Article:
Many systems require the encoding of knowledge in some kind of logical formalism. Normally this task has to be entrusted to knowledge engineers who are specialists in a knowledge representation language; thus expert systems (for example) require a collaboration between a domain expert (who knows about the subject matter) and a knowledge engineer (who knows about the knowledge formalism).
WYSIWYM aims to allow domain experts to encode their knowledge directly, by interacting with a feedback text, generated by the system, which presents the knowledge defined so far and the options for extending or revising it. Previous knowledge editors have provided a graphical interface so that users can interact with diagrams rather than writing code; WYSIWYM takes a step further, exploiting automatic text generation so that the user interacts with an ordinary natural language document rather than a relatively unfamiliar diagram.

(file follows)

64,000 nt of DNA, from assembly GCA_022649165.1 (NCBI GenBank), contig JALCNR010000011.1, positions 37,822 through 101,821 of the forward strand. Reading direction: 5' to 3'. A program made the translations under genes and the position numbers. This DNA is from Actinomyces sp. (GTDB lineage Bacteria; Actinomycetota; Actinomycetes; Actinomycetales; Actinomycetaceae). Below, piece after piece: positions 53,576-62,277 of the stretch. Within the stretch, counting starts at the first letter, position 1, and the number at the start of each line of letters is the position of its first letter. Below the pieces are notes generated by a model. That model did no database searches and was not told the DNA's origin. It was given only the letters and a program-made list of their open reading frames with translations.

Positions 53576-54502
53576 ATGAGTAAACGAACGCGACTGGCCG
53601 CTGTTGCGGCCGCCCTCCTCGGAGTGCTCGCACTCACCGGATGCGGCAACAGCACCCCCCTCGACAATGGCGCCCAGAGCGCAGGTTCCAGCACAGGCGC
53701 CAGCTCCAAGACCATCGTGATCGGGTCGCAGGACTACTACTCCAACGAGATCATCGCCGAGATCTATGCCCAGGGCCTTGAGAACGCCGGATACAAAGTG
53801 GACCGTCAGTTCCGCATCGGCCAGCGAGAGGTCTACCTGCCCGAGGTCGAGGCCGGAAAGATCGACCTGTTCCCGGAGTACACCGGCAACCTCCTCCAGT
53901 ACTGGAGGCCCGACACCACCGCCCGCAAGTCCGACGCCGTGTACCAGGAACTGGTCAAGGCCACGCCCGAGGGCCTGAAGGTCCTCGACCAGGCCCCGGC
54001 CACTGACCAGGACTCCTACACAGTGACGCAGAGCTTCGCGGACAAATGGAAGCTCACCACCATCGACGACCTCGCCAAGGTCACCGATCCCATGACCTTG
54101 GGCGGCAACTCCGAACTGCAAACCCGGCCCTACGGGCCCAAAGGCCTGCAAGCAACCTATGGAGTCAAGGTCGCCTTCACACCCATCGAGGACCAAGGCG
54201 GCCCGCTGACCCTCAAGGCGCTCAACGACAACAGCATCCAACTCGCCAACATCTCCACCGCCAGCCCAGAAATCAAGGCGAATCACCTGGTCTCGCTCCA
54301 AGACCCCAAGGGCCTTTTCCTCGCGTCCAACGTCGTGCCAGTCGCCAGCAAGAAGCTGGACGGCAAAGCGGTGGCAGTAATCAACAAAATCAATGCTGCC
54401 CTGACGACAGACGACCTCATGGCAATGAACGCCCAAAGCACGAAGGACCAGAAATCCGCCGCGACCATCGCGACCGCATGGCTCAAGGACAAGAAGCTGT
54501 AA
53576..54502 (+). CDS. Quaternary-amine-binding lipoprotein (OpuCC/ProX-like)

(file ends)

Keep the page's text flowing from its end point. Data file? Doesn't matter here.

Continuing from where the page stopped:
The acronym means `What You See Is What You Meant'. The feedback text presented to the user (What You See) reveals the knowledge that has been encoded during the interaction so far (What You Meant). Documentation of knowledge bases becomes automatic, since the system is designed to produce a description in natural language of any knowledge base in any state of completion. The only limitation is that the knowledge base must conform to an ontology which from the user's point of view is fixed. If this ontology proves insufficient, it must be extended by a programmer; the user cannot add new concepts because the system would lack the linguistic resources to express them.